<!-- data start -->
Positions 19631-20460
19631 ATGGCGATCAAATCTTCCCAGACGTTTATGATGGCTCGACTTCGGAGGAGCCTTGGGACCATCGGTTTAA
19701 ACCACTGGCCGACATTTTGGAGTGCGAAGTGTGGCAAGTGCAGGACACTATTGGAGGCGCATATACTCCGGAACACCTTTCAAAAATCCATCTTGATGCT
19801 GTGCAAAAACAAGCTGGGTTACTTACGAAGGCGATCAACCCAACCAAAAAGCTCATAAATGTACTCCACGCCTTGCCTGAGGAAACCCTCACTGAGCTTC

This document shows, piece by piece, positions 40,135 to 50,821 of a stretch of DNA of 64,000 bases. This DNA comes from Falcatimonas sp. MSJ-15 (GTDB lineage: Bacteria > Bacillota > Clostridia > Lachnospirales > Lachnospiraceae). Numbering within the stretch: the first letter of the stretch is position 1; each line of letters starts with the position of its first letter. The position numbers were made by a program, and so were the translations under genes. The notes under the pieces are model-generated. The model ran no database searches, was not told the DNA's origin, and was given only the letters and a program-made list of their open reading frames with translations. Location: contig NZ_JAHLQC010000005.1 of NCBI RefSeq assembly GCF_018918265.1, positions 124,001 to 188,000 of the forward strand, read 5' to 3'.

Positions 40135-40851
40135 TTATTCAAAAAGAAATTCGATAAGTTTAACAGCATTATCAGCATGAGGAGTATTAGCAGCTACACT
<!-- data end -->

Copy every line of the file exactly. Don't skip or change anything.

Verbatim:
Positions 19631-20460
19631 ATGGCGATCAAATCTTCCCAGACGTTTATGATGGCTCGACTTCGGAGGAGCCTTGGGACCATCGGTTTAA
19701 ACCACTGGCCGACATTTTGGAGTGCGAAGTGTGGCAAGTGCAGGACACTATTGGAGGCGCATATACTCCGGAACACCTTTCAAAAATCCATCTTGATGCT
19801 GTGCAAAAACAAGCTGGGTTACTTACGAAGGCGATCAACCCAACCAAAAAGCTCATAAATGTACTCCACGCCTTGCCTGAGGAAACCCTCACTGAGCTTC

This document shows, piece by piece, positions 40,135 to 50,821 of a stretch of DNA of 64,000 bases. This DNA comes from Falcatimonas sp. MSJ-15 (GTDB lineage: Bacteria > Bacillota > Clostridia > Lachnospirales > Lachnospiraceae). Numbering within the stretch: the first letter of the stretch is position 1; each line of letters starts with the position of its first letter. The position numbers were made by a program, and so were the translations under genes. The notes under the pieces are model-generated. The model ran no database searches, was not told the DNA's origin, and was given only the letters and a program-made list of their open reading frames with translations. Location: contig NZ_JAHLQC010000005.1 of NCBI RefSeq assembly GCF_018918265.1, positions 124,001 to 188,000 of the forward strand, read 5' to 3'.

Positions 40135-40851
40135 TTATTCAAAAAGAAATTCGATAAGTTTAACAGCATTATCAGCATGAGGAGTATTAGCAGCTACACT